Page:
Three kids playing around in an attic stumble upon a book hidden in a puppet of John Watson. As they start to read it, they discover a lost journal of what may have been Sherlock Holmes’ final case, one which would push the relationship between him and Watson to the very brink. Thus begins The Testament of Sherlock Holmes, a game in which you guide both Holmes and Watson through a series of mysteries which will lead them down roads neither of them want to go to try and save the kingdom.
The promotional videos I had seen for this game really caught my eye. It was clear much of the game was going to center on a growing tension between Holmes and Watson, with Holmes becoming the prime suspect, and it looked to have the makings of a good adventure game. The question is does the game live up to the previews.
A Story Befitting Doyle
A good investigation style game must be built upon a good story, and The Testament of Sherlock Holmes is just that. After solving a case of a stolen necklace, Holmes and Watson head to meet with the Bishop of Knightsbridge, a meeting which Holmes seems quite eager to make. What they find there is horrifying: the Bishop has been tortured and mutilated, and for no reason either of them can determine. Investigating this murder leads to a series of plot twists and turns that will please any fan of the great detective, leading to a shocking conclusion that was indeed satisfying.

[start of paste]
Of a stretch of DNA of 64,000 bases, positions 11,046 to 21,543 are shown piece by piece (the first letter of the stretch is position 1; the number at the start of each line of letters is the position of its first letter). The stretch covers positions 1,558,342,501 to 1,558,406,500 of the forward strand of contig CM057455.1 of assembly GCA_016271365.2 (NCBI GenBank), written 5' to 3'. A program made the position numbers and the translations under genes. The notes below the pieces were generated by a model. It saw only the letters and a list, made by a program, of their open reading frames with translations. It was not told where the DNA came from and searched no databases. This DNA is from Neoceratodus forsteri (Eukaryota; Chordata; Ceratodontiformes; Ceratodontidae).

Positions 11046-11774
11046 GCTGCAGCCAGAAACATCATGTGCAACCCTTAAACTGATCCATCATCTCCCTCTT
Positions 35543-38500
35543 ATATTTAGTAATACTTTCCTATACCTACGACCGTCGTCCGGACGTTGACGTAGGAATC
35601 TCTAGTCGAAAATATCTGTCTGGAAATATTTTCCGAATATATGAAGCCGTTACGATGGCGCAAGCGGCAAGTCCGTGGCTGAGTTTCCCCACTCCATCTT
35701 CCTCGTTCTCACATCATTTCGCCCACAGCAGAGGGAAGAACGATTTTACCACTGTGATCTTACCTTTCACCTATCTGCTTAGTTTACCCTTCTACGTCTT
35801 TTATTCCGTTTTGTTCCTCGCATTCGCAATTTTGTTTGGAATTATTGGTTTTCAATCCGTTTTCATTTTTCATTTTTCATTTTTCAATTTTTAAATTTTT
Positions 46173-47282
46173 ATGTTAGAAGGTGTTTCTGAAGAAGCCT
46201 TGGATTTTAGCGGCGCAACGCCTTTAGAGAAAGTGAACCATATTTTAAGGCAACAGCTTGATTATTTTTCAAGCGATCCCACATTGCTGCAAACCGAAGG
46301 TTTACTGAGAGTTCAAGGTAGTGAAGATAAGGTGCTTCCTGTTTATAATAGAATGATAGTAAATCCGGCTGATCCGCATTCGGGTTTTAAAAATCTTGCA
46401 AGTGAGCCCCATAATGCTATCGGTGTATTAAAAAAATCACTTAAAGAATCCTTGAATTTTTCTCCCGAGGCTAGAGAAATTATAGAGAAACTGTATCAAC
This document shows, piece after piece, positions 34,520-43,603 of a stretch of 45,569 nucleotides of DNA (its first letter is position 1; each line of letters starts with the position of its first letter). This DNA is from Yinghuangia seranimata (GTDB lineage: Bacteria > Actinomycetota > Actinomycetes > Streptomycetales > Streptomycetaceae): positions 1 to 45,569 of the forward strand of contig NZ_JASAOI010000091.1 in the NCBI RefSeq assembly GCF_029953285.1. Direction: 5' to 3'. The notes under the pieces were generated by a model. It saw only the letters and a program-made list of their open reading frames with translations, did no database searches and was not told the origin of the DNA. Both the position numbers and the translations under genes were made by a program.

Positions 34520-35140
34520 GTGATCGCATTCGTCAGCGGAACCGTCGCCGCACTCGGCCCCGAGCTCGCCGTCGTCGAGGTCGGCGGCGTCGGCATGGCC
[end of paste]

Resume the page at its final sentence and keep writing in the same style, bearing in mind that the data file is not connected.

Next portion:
While the story itself is an excellent one, its delivery can feel a little forced at times. The scenes between Holmes and Watson are very well handled, with both voice actors performing admirably. Most of the other characters are well done as well, with the noticeable exception of the children in the attic. The game will keep cutting back to them, and their wooden delivery and poor animation is rather jarring when compared with the rest of the cut scenes of the game.
The children are not the only place where the story will seem to break down. While in game solving puzzles, the voice acting for Holmes and Watson is not nearly as solid. Sometimes, some of the things Watson says will seem like they were pieced together from other recording, filled with uneven inflections that are rather jarring. Holmes and Watson will also say the same thing over and over again when you are controlling them, which gets old. Trust me, you will get very tired of Holmes saying “It is simplicity itself” when he solves a puzzle.